When did drag first begin as public performance art? Arguably, in London 1870, when two very blatant drag queens were arrested in a West End theatre. According to police testimony, they’d been cavorting outrageously in the company of their obviously enchanted male companions, and were arrested on suspicion of sexual importuning. When taken to a local police station, however, stunned police constables discovered the pair were both male. Cue the sensational trial of Boulton and Park, two young, very pretty opportunists who simply adored being pleasured by penises while dressed as women. Sure today, that’s no big deal, and might even get you your own reality TV show, but back then, the boys were facing possible ten-year prison sentences.
But – in a surprise verdict that still seems crazily improbable – both Boulton and Park were completely acquitted, despite damning medical evidence of having ‘profoundly slack anuses’. In retrospect, it’s utterly charming that any English jury was so incredibly naive and innocent that they couldn’t even imagine boys willingly prostituting themselves for money! It’s fabulously twisted logic – Boulton and Park had to be innocent just because they were so publicly blatant and made no attempt at secrecy!
So do you see where we’re going? Well, of course you do – Boulton and Park, arguably, originated drag as transgressive performance art, kick-starting a line that extends all the way down to David Hoyle. And imitation, always, is the sincerest form of flattery, so by the glorious, 1890s heyday of Oscar Wilde and English decadence, drag was fascinating bi-curious closet cases the length and breadth of London.
But – inexplicably – late Victorian drag had become freakier than Alice through the looking glass. Prettiness and convincing androgyny were viewed with contempt, and only the hunkiest, grossly male hookers dressed in drag, the more broad-shouldered and heavily-muscled the better! Somehow, in a society that positively worshipped masculinity, even women were expected to be a trifle butch, as in the paintings of Simeon Solomon and Dante Gabriel Rossetti. And in an ironic mirroring of gay London epicentre Heaven, the Victorian LGBT hotspot was Haxell’s, a plush hotel dead-smack in Charing Cross. Each night, staid, secretly green carnation gentlemen would cruise the clustered, hefty beauties in their petticoats, the majority of the drags usually off-duty troops or labourers. And in a sexual aesthetic peculiar to Victorian rules of attraction, that contrast – sheer lace over strapping muscles – was an irresistible aphrodisiac for enraptured drag-fags, the punters who eagerly stalked cocks in frocks.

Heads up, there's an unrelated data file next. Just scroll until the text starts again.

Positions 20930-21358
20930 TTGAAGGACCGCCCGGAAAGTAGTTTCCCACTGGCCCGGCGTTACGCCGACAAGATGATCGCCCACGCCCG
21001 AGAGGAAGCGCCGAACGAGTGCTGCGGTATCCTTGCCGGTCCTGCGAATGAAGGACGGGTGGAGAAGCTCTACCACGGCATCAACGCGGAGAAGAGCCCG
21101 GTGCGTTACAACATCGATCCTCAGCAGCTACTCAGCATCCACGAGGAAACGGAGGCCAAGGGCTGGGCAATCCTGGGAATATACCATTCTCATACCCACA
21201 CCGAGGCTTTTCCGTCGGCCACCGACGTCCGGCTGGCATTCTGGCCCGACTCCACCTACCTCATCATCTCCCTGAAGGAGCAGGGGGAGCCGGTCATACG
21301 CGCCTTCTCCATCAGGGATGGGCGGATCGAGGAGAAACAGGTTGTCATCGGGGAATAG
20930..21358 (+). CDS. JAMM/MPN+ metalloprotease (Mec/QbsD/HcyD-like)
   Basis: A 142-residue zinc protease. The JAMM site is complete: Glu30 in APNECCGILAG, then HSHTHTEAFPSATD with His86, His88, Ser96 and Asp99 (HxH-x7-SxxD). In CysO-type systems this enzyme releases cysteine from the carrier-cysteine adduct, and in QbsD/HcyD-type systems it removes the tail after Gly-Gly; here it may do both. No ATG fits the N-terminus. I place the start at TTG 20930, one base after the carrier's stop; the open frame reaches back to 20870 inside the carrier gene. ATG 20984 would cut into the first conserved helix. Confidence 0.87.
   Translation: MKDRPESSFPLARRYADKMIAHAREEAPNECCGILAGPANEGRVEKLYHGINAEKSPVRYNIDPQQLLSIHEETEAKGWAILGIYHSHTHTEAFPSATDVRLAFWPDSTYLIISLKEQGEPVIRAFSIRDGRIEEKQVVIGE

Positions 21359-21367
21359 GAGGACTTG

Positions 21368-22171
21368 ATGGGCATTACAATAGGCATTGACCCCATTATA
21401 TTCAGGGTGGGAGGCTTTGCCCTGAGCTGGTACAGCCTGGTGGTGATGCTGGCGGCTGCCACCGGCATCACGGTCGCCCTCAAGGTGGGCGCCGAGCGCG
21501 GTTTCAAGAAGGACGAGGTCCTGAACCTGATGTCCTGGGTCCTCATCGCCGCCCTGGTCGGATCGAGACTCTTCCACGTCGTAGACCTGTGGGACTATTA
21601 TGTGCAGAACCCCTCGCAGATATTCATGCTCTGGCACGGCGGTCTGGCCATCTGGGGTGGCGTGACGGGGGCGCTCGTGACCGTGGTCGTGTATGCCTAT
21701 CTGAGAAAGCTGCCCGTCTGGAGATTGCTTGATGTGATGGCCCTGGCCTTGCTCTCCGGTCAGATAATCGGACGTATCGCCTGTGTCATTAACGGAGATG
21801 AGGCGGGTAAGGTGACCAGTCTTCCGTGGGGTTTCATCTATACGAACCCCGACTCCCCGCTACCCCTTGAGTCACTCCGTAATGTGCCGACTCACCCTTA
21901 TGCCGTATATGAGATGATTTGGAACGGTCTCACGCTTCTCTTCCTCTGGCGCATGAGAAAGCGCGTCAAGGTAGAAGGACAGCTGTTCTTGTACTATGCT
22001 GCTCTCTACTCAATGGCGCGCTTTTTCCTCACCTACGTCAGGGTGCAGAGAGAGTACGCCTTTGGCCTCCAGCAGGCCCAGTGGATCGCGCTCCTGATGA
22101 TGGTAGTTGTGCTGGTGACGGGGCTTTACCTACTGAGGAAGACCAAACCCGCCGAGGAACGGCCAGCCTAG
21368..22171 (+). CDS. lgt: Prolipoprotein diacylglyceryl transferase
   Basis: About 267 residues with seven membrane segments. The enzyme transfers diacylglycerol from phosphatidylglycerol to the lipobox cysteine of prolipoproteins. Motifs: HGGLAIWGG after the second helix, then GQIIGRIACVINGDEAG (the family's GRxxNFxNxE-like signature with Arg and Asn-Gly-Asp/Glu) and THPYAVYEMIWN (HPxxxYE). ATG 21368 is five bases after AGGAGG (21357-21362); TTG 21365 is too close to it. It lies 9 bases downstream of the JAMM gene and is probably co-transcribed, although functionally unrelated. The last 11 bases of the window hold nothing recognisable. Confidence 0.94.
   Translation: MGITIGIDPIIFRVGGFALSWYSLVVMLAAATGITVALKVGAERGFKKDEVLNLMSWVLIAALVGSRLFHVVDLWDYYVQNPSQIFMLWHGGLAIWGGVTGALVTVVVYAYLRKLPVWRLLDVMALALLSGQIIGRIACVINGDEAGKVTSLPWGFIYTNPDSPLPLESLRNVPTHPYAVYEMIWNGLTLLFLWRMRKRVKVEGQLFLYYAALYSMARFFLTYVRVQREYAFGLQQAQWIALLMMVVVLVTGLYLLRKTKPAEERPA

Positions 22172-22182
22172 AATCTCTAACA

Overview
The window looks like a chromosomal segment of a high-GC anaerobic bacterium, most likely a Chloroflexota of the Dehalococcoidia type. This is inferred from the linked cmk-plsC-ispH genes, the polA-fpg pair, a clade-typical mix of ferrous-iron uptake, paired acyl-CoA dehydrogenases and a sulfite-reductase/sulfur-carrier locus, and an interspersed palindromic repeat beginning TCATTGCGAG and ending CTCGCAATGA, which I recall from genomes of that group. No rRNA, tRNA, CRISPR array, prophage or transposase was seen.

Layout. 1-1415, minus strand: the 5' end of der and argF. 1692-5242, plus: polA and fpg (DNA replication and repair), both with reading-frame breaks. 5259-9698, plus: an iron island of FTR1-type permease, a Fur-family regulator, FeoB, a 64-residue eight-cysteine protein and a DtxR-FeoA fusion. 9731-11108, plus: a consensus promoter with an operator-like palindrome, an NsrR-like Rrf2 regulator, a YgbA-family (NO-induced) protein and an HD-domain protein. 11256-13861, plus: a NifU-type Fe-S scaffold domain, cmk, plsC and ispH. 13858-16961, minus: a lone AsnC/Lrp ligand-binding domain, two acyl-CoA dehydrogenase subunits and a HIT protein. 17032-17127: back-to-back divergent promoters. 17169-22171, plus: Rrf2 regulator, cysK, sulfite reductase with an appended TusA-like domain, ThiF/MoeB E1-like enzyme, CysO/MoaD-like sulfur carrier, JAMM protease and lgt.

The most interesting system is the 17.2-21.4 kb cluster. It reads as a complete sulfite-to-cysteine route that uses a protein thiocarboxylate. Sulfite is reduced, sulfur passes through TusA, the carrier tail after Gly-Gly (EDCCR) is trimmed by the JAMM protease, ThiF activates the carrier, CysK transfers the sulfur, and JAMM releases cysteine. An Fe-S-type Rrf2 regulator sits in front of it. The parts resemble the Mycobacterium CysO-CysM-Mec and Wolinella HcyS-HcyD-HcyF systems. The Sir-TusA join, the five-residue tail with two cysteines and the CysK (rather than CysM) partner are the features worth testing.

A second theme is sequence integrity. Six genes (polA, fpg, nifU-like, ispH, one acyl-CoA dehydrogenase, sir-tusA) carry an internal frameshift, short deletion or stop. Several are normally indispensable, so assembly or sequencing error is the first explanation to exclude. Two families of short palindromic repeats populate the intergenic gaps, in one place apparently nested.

So no wonder famed artist and occasional tranny Aubrey Beardsley failed miserably when trolling for trade; the poor honey-bun was rake-thin and tubercular, the living epitome of ill-health. More Abattoir Auntie than British Beef, she relieved her sexual frustration in her astonishing artwork, drawing intertwined penises as elaborate and baroque as the Taj Mahal!
Still, it’s hugely misleading to imagine Queer London was comatose and invisible before Oscar and Beardsley. There’s an astonishing, if annoyingly anonymous book every queen living should get their hands on ASAP, Jack Saul’s Sins Of The Cities of The Plain.
Breathtakingly direct, it’s the only first-hand memoir by a male Victorian prostitute that we have, and riveting reading. Saul – described in his extensive police record as ‘fair-haired and blue-eyed’ – was quite possibly the model for Oscar Wilde’s Dorian Gray, and writes quite beautifully. Never descending to crudity, even in his most extreme, sexual frenzies, he uses a gay lexicon I’ve never read elsewhere. ‘May I gamahuche you?’ he asks his punters politely, an oddly endearing phrase meaning rimming and sucking, and he’s insatiably fond of being ‘sodded’ by eager hunks. And isn’t it that fascinating, often contradictory mixture of strength and delicacy – mental and physical – that makes cocks in frocks so sexually irresistible? So, why not unleash your inner Lady Gaga ASAP? You’ve got nothing to lose and everything to gain!
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